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Wildebeest, Gnu
Connochaetes taurinus; C. gnou

Order: Artiodactyla
Family: Bovidae

1) General Zoological Data

Two species are recognized: the much more common brindled gnu (also white-bearded or blue gnu) and the smaller white-tailed gnu (black gnu). Connochaetes derives from konnos (Greek = beard) and khaite (flowing hair), while gnou is said to be Hottentot for the antelope (Gotch, 1979). The white-tailed gnu is now very rare and perhaps limited to areas of Namibia, while the blue wildebeest exists in larger regions of South and Southeast Africa and is well-known because of its large migrations. It is also much more common in zoological gardens, the former being very uncommonly seen now. Several subspecies have been described of the blue gnu that are mainly regional color variants. Adults weigh up to 275 kg, neonates weigh around 22 kg. Longevity is over 21 years (Jones, 1993).

Corbet & Robinson (1991) estimated the divergence time of these two species as 1 MYA from mtDNA studies. Arctander et al. (1999) studied mtDNA regions of three alcelaphine species (gnu, topi, hartebeest) and found them to be closely related. Moreover, they provided evidence that they had been much more widely distributed over Africa in the past.
Connochaetes gnou.
Connochaetes taurinus taurinus.
Connochaetes taurinus albijubatus.
  2) General Gestational Data

Reproduction of wildebeest is highly seasonal in Africa. The length of gestation is 8-9 months (250-260 days) with single offspring weighing 20-22 kg. Age of first conception is about 28 months (Mentis, 1972). Placentas weigh between 1,500 and 1,800 g. Estes & Estes (1979) reviewed the social organization of wildebeest and make reference to the high neonatal survival among wildebeest calves in the Ngorongoro Park.

3) Implantation

No details are known of early implantations or interaction of blastocyst with endometrium.

4) General Characterization of the Placenta

This is a polycotyledonary placenta; no perceptible difference was found between the two species. Both have about 40 cotyledons, arranged in four rows. The weight of one of my term brindled gnu placentas was 1,575 g (37 x 11 cm). The placenta of a white-tailed gnu weighed 1,870 g. The cotyledons measured up to 10 cm in greatest diameter and were remarkably thin (0.3 cm). Hradecky (1983) published different numbers of cotyledons: in both species there were four rows of cotyledons but the number of cotyledons varied from 58 to 104, with a maximal size 11 x 6 cm. He found, roughly, that one-half of the cotyledons were fewer than 5 cm in diameter. Later, Hradecky (1988) described in more detail the structure of placentomes. He measured the villi as being 8 mm long and indistinct at their tips. They had few branches.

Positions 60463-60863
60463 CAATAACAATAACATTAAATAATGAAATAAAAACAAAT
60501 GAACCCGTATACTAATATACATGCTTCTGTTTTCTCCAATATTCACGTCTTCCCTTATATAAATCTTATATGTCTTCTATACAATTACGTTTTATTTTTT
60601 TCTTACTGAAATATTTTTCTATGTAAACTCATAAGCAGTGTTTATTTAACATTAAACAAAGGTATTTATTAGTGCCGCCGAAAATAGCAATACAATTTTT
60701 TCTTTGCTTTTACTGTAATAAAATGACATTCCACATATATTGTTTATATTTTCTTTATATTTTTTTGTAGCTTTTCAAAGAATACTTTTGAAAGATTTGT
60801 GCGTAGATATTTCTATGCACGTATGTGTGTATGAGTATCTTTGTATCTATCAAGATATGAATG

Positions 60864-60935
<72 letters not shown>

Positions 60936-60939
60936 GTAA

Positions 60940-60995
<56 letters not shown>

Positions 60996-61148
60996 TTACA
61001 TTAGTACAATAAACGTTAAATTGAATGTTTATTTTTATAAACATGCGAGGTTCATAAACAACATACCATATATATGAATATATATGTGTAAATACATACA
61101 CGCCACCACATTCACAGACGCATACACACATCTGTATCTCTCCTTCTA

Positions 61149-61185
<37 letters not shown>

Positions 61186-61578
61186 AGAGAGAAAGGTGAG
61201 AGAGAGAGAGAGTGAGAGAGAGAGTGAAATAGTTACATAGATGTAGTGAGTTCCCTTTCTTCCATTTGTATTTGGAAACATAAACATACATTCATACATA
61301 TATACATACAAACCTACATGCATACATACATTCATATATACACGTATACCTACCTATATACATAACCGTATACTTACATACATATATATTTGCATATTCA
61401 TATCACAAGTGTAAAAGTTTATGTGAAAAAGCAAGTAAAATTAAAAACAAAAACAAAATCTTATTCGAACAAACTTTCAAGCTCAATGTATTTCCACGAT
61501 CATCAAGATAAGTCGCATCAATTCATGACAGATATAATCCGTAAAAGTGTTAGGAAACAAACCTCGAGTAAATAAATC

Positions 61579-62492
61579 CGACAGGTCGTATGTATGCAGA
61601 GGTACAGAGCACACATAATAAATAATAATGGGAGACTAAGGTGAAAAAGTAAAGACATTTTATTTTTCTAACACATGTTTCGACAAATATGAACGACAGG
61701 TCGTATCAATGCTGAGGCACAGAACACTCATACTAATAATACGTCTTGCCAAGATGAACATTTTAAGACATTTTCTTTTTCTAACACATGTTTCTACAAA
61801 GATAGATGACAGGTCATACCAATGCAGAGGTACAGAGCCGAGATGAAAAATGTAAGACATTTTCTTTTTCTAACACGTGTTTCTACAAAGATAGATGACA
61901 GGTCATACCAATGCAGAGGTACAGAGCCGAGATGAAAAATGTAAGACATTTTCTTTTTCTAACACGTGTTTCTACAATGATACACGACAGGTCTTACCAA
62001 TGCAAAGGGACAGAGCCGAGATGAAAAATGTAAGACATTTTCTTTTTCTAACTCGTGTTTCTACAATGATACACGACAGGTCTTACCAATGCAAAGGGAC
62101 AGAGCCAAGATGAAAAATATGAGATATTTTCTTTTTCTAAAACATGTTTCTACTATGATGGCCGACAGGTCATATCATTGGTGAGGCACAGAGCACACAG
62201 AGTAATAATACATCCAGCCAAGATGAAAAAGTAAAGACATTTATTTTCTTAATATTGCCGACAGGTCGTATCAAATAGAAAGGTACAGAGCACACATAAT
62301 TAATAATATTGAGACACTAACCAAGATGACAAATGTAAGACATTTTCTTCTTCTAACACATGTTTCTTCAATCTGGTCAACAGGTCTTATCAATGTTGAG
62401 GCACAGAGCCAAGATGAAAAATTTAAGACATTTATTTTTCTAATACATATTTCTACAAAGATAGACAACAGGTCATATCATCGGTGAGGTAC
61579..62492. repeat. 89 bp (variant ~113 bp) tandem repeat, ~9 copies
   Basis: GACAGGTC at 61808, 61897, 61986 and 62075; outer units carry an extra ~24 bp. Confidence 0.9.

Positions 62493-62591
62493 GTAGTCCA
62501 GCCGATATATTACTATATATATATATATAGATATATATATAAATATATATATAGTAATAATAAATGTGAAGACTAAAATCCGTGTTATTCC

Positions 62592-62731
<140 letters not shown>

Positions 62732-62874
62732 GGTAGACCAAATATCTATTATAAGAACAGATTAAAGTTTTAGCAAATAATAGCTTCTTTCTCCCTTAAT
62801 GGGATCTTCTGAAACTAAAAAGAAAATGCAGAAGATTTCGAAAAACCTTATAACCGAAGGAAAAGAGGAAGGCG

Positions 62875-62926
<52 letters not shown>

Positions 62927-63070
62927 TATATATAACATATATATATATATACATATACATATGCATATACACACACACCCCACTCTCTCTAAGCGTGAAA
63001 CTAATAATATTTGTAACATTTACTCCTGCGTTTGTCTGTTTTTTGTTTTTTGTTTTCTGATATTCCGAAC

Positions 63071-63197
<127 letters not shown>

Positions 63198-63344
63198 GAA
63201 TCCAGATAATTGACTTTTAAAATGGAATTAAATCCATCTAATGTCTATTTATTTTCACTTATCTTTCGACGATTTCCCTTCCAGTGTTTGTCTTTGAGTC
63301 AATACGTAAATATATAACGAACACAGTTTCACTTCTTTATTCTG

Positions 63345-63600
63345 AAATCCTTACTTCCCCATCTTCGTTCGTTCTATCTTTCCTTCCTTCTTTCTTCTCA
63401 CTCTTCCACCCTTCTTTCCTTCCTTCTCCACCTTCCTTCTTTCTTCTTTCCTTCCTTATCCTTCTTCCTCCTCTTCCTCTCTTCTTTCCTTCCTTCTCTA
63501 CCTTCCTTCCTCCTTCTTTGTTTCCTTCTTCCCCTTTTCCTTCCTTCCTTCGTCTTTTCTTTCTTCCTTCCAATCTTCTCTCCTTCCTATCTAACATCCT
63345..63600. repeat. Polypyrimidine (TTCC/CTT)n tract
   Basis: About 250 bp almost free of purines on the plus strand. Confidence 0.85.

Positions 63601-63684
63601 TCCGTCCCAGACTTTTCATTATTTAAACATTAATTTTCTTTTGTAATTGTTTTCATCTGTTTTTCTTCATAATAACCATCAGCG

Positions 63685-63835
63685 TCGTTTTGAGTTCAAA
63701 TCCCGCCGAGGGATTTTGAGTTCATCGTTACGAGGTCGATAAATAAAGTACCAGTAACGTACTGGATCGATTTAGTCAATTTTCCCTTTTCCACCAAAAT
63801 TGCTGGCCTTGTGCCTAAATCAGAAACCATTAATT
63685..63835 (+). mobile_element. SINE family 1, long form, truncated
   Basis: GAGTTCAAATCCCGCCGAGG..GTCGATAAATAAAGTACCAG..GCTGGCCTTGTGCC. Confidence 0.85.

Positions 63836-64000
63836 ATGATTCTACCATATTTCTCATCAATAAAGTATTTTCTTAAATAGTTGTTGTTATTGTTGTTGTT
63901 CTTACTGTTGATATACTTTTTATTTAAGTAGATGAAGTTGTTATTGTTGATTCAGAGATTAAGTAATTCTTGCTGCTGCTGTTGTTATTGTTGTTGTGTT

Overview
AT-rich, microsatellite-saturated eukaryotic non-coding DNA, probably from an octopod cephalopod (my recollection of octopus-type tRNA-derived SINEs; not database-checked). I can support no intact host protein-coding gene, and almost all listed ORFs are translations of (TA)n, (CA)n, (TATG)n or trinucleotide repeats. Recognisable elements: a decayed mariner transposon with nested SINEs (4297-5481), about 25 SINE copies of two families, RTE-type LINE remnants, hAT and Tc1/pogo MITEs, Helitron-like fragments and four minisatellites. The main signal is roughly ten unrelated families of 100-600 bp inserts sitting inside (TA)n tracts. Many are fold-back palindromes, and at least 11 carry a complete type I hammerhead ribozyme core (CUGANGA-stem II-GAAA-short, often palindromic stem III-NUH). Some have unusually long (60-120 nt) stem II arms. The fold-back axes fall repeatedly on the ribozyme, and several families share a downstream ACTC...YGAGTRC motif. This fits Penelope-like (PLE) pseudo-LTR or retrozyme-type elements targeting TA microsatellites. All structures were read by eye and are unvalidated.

Implanted term placental cotyledon; uterus below.
Implanted term placental cotyledon; uterus below.
  5) Details of fetal/maternal barrier

The barrier is epithelio-chorial and there is no infiltration of the uterus by trophoblast. Beneath the chorionic surface of at least one of the two mature placentas there was degeneration of the subchorionic tips of the maternal septa with some hemorrhage. A few of the cylindrical trophoblast beneath the chorion has incorporated yellow pigment. It was iron-staining negative. The villi are covered by a single layer of cuboidal trophoblast with a large number of binucleate cells, investigated in other ruminants by Wooding (1982) as well as by Atkinson et al. (1993). The latter produce glycoproteins and, most likely as in other ungulates, are responsible for the secretion of placental lactogen.
Chorion above with cylindrical trophoblast and red, degenerated debris and blood next to maternal septum.
Villi at left, center and right with arrows pointing to binucleate cells. Two dense maternal septa are also present.
Higher magnification of binucleate cells at arrows.
Implantation site with dense endometrium below and maternal septa spanning up between lighter-staining villi. Here there are no endometrial glands.
Another implantation site with remaining endometrial glands.
Immature placental surface of delivered (detached) placenta with larger villi.
  6) Umbilical cord

The umbilical cord contains 4 large blood vessels, an allantoic duct and a number of small blood vessels. Numerous foci of squamous metaplasia are found on the surface. Hradecky (1983) stated that the cord of these animals measures usually less than 20 cm.
Cross section of term umbilical cord with two arteries, two veins and allantoic duct above center.
Term cord near abdominal surface, with partial cover of fetal skin (above) and allantoic duct (below, center).
Allantoic duct accompanied by small amount of bladder musculature and small blood vessels.
  7) Uteroplacental circulation